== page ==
Course Hero. "Sophie's World Study Guide." Course Hero. 25 Oct. 2017. Web. 19 Nov. 2018. <https://www.coursehero.com/lit/Sophies-World/>.
Course Hero. (2017, October 25). Sophie's World Study Guide. In Course Hero. Retrieved November 19, 2018, from https://www.coursehero.com/lit/Sophies-World/
(Course Hero, 2017)
Course Hero. "Sophie's World Study Guide." October 25, 2017. Accessed November 19, 2018. https://www.coursehero.com/lit/Sophies-World/.
Course Hero, "Sophie's World Study Guide," October 25, 2017, accessed November 19, 2018, https://www.coursehero.com/lit/Sophies-World/.
Hilde delays breakfast to go out rowing on the lake to burn off her anger. Afterwards, she spends the day with her mother and does not read again until evening.
Alberto gives his next lesson to Sophie on Sigmund Freud (1856–1939), a medical doctor who could also be described as a cultural philosopher. Freud took the nascent field of psychoanalysis to new levels of respectability and popularity. He proposed that dreams are a form of wish fulfillment and suggested individuals experience tension between what they want and what society demands. In Freud's view the human mind is made up of the id (pleasure principle), the ego (reality principle), and the superego (moral expectations). According to Freud the conscious makes up only a small part of the mind. Instead, the preconscious (easy to recall memories) and unconscious (repressed memories) dominate the workings of the mind. The unconscious often makes itself known with Freudian slips of the tongue (parapraxes). Artists became fascinated with the concept of the unconscious and used it to create surrealist art in which images of dreams found their way onto the canvas or the page.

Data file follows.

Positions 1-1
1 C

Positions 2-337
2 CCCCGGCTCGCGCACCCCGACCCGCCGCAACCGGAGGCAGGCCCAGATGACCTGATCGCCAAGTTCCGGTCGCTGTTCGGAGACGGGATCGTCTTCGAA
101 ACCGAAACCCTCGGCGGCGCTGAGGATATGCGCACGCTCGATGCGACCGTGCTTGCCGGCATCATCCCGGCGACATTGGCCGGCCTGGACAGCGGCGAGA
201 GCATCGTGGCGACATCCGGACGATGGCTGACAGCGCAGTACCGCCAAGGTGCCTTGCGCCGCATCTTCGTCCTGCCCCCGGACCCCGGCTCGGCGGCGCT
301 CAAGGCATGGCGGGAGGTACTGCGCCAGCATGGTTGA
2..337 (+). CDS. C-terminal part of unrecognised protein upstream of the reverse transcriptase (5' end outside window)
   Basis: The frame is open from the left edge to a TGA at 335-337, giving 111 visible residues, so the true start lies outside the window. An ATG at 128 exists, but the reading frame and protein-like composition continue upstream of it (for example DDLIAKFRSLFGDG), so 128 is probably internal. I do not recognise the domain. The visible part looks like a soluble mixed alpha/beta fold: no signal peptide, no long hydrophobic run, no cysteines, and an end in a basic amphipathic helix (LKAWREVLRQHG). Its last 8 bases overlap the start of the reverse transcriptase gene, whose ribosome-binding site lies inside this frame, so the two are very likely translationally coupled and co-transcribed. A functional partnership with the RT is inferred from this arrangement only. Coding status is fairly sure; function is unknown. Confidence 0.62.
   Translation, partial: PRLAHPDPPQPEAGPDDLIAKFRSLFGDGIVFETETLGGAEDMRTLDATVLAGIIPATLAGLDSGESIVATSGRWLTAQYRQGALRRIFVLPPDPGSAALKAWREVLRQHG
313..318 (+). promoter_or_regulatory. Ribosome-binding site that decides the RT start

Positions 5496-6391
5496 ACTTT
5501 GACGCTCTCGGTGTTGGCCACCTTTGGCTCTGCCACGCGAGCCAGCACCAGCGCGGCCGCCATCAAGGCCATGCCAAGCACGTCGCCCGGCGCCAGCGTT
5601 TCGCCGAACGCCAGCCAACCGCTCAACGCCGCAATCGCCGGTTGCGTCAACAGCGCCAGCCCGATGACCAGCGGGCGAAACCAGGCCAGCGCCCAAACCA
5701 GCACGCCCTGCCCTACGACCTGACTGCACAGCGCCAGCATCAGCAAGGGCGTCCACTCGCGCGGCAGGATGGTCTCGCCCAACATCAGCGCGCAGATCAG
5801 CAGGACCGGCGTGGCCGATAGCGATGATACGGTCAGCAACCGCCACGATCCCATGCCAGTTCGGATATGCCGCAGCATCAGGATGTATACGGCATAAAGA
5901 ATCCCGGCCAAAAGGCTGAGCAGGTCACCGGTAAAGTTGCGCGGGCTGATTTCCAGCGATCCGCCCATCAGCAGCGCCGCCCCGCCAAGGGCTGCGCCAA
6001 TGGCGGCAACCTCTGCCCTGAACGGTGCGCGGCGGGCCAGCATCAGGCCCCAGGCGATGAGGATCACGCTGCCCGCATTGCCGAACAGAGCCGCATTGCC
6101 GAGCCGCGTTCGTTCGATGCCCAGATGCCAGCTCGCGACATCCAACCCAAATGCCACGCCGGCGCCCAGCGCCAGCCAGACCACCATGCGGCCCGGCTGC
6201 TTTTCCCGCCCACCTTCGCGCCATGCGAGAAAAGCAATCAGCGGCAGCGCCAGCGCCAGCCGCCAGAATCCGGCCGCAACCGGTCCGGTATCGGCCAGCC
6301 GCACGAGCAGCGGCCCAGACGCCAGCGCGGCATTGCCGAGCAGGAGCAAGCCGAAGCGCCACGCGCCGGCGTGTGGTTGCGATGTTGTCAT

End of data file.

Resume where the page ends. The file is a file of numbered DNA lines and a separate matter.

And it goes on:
Because Albert Knag does not know his own unconscious, Alberto thinks he and Sophie can use that to their advantage. He charges Sophie with distracting Albert while he explores his unconscious.
While rowing, Hilde compares the idea of her being "nothing but a conglomeration of protein compounds" to the idea of Sophie being "no more than electromagnetic impulses in her father's brain," and dislikes both. Because, she says to herself: "she was more than that. She was Hilde Møller Knag." This may be the logical argument Hilde uses, at least in her own mind, to "prove" Sophie is real. Hilde knows she herself is real, so Sophie must be, too.
Alberto proposes that Freud's work on the unconscious "is necessary to an understanding of what a human being is." A human being is more than his conscious, thinking mind; he is also controlled by subliminal, subconscious impulses. Alberto believes he and Sophie can use Albert's unconscious to escape, because it's clear, with the popping up of figures like the Emperor With No Clothes in their reality, that the door between Albert's conscious and unconscious has been "left ajar."
Freud's interpretation of dreaming is also a key element to understanding Sophie's World. The surrealist art movement dissolved "the boundaries between dream and reality," which is exactly what Gaarder is demonstrating with Sophie and Hilde's shared dreams. Somehow, perhaps via the magic mirror, Sophie and Hilde have formed a connection that allows them to transcend the barrier between them.